I don’t find meters useful or practical, however, if I were given the option of a JA-88D (or any other amplifier its physical size) having a plain metal front panel or with a pair of great-looking meters, I’d opt for the version with the meters every time. Jungson has been very clever with the design of the JA-88. As opposed to fit a pair of ugly handles towards the front panel, it has designed the top panel as two very different parts, with one panel while watching other. The foremost of these two panels features a large rectangular cutout within it, through which you may view the two power meters, which can be fitted in to the hindmost fascia plate. The key here is that you can use the cutout being a handle! Examine the front side panel closely and you’ll notice that the energy on/off, Volume up/down and source switching buttons are fitted to some scalloped semi-circular depression on the foremost panel. In between the two meters is a sloping rectangular section which is a mirror when ‘off’ plus an LED read-out when it’s on (about which more later). Overall, you will notice that between them, the two meters, the mirror between the two, the buttons and the semi-circular scallop form a kind of rudimentary ‘smiley face’-giving a whole new meaning for the wqilvi of anthropomorphism in highend audio.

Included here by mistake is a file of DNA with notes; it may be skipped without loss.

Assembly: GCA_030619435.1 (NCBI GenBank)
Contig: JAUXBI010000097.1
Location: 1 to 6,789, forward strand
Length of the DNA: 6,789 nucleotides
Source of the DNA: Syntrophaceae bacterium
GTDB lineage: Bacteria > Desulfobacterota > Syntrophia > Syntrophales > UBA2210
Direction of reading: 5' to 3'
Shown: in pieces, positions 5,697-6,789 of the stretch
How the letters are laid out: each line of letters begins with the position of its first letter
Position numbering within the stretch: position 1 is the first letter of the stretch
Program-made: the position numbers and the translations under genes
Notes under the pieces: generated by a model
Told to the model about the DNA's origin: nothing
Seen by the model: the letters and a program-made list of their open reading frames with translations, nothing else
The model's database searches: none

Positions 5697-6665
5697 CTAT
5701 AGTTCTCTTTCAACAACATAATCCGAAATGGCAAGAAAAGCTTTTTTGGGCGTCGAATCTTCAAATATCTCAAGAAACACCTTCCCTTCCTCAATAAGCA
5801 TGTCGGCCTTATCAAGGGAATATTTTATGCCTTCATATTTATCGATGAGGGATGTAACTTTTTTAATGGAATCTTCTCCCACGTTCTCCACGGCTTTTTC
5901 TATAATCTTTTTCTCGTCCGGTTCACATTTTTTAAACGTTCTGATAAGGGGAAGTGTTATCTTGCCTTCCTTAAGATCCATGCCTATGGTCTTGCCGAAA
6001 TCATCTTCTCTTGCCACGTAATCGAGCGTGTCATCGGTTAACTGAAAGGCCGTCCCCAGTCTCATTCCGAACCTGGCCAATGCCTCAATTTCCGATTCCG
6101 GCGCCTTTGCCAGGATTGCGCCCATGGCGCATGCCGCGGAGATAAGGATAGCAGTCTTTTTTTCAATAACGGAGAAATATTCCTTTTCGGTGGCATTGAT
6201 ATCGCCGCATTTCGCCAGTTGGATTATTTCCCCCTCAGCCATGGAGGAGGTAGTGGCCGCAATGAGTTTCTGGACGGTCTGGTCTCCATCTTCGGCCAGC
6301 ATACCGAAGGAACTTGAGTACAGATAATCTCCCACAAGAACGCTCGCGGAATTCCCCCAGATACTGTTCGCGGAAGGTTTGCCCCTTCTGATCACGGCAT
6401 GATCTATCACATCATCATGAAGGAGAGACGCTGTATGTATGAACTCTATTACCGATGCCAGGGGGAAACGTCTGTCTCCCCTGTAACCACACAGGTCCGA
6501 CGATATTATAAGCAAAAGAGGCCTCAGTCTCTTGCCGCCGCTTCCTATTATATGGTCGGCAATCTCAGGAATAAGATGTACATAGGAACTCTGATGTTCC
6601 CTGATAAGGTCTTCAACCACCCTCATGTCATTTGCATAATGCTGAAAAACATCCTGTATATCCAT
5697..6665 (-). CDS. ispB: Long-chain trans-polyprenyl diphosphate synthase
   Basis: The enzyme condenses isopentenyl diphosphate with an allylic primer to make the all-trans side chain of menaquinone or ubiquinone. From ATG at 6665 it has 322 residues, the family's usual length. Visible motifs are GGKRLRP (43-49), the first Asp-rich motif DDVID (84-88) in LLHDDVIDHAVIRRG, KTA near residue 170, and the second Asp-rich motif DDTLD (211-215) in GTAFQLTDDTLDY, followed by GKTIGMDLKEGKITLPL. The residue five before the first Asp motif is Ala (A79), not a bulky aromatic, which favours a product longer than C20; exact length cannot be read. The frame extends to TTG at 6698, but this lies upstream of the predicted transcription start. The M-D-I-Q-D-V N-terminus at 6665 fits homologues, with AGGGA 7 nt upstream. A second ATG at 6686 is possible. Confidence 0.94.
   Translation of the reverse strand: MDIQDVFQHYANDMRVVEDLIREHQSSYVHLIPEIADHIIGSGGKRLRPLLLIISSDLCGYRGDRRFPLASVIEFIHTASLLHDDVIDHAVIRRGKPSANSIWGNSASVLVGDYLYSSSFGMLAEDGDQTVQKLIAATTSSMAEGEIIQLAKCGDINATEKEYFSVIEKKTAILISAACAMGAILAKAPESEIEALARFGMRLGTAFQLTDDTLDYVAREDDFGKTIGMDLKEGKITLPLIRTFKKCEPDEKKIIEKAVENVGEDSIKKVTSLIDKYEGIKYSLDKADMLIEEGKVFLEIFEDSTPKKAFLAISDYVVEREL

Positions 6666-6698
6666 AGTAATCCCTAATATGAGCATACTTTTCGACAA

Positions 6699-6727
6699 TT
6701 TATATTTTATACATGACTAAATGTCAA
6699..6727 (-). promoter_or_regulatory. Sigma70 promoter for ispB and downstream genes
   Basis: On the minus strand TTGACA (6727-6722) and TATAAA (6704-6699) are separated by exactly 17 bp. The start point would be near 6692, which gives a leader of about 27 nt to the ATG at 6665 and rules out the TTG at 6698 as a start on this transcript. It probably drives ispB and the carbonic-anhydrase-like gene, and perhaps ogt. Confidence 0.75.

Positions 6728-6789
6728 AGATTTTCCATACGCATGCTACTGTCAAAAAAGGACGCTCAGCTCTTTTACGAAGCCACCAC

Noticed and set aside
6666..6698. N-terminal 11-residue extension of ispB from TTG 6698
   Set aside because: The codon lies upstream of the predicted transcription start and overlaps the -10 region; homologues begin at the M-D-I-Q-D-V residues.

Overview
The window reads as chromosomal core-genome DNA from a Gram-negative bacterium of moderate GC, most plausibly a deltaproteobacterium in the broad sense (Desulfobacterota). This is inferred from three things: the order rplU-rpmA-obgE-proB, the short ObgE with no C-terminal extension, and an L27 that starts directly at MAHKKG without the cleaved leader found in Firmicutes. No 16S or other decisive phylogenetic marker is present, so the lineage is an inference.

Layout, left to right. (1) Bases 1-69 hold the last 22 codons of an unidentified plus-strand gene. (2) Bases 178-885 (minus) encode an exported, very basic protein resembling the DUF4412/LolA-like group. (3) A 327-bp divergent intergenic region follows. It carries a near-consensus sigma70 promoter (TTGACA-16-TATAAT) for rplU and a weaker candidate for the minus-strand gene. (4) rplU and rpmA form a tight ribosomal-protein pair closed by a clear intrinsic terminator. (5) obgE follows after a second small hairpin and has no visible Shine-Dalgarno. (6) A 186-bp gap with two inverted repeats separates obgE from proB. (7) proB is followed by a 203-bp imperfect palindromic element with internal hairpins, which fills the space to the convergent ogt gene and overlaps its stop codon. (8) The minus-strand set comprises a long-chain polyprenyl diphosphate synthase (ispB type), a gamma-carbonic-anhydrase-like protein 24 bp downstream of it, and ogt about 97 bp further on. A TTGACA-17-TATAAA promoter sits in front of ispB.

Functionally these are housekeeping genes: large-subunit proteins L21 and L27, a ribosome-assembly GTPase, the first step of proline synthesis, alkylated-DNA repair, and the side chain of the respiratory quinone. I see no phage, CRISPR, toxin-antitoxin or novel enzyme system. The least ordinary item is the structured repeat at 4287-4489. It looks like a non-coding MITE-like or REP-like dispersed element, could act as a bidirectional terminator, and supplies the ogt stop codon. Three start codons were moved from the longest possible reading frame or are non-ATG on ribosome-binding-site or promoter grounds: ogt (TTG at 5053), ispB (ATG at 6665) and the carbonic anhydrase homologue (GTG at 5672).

In fact, because the Xiangsheng DA-05B DAC is created in China, it might adequately be deliberate, since anthropomorphism (the act of attributing human forms or qualities to things which are not human) holds much significance in Chinese culture. The particular name Jungson means, literally ‘The spirit from the gong’ which alludes to your 4,000 year old copper gong that is famous throughout China. Chinese people believe the sound from this particular gong is unique because it’s beneath the control over a musical god. On the rear panel there are 2 pairs of gold-plated speaker terminals per channel and four line level inputs. Three from the inputs are unbalanced, connection being created by RCA connectors. The fourth input is balanced, utilizing a female, lockable XLR terminal which utilizes Pin 1 for ground, Pin 2 for ( ) and Pin 3 for (-).
In the centre from the panel is actually a standard fused (10-amp) IEC power socket. All the connectors are of good quality, but they’re not ‘audiophile grade.’ It appears to be the negative terminal is not referenced to ground, so that you should connect the Jungson’s speaker outputs just to ordinary passive loudspeakers. You’ll require a fair little bit of room and a sturdy rack to support the Jungson JA-88D. It measures 470 × 430 × 190 (WDH) and weighs 29.6kg. I would personally recommend placing it on the solid surface, with several centimetres of clear space all around, because to get a solid-state amplifier it runs hot-very hot indeed.